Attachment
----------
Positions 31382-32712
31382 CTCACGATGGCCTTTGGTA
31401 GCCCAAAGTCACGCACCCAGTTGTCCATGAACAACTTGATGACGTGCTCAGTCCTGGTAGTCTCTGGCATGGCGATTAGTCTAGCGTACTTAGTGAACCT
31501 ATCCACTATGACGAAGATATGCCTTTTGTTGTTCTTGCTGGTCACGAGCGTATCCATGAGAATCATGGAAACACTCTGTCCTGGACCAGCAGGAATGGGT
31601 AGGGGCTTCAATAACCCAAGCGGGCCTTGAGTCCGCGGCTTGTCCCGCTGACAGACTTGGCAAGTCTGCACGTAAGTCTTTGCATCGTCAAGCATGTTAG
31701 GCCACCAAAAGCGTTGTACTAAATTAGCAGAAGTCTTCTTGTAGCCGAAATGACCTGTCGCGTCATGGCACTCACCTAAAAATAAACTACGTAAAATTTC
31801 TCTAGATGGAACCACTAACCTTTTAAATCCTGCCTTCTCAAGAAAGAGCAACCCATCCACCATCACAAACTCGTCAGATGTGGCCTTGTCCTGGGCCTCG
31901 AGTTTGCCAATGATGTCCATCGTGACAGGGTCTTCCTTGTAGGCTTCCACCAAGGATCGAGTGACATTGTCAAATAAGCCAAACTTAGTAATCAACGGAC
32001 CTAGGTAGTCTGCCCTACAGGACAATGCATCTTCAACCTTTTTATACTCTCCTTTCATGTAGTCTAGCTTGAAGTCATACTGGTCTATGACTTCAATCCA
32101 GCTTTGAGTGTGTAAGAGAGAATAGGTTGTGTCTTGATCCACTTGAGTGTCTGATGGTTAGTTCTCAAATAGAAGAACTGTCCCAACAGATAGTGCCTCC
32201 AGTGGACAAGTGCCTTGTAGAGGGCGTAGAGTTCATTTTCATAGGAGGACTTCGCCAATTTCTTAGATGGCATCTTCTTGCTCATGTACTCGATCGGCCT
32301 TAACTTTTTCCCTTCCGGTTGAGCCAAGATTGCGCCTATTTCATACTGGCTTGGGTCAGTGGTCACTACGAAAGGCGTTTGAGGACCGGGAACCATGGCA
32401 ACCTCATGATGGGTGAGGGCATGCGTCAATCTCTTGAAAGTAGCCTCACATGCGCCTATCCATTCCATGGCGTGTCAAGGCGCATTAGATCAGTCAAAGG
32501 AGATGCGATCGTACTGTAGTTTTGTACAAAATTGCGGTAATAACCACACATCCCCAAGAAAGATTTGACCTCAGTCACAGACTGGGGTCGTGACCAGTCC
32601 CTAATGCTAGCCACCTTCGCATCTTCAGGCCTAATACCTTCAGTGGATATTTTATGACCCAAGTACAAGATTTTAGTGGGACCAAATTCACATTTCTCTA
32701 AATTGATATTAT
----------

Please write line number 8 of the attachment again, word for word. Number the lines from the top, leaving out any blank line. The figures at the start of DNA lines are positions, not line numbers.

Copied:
31901 AGTTTGCCAATGATGTCCATCGTGACAGGGTCTTCCTTGTAGGCTTCCACCAAGGATCGAGTGACATTGTCAAATAAGCCAAACTTAGTAATCAACGGAC